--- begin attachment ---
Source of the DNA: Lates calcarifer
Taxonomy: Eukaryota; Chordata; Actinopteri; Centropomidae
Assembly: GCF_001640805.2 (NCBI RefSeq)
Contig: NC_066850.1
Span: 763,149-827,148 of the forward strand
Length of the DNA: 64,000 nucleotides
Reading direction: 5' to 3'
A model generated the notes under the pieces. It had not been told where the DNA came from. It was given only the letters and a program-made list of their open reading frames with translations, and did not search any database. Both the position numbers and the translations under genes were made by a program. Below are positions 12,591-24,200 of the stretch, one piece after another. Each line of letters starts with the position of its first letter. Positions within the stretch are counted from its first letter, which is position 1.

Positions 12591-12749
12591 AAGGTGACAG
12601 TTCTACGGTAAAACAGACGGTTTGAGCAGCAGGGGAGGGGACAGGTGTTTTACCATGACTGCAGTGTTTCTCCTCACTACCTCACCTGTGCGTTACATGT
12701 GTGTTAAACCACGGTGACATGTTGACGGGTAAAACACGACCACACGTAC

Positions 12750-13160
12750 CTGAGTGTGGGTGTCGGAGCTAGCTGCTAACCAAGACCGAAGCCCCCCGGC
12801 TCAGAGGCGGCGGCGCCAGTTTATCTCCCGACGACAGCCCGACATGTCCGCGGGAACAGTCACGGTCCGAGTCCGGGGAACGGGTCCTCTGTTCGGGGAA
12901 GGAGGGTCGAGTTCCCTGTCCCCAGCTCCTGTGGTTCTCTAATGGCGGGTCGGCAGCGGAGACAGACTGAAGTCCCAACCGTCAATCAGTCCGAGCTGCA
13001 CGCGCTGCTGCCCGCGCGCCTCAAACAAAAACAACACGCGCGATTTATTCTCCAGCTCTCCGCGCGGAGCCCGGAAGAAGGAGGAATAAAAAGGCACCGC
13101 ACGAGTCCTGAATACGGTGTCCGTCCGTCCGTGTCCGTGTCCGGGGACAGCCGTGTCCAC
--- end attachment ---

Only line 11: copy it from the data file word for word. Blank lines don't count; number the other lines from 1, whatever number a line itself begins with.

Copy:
12601 TTCTACGGTAAAACAGACGGTTTGAGCAGCAGGGGAGGGGACAGGTGTTTTACCATGACTGCAGTGTTTCTCCTCACTACCTCACCTGTGCGTTACATGT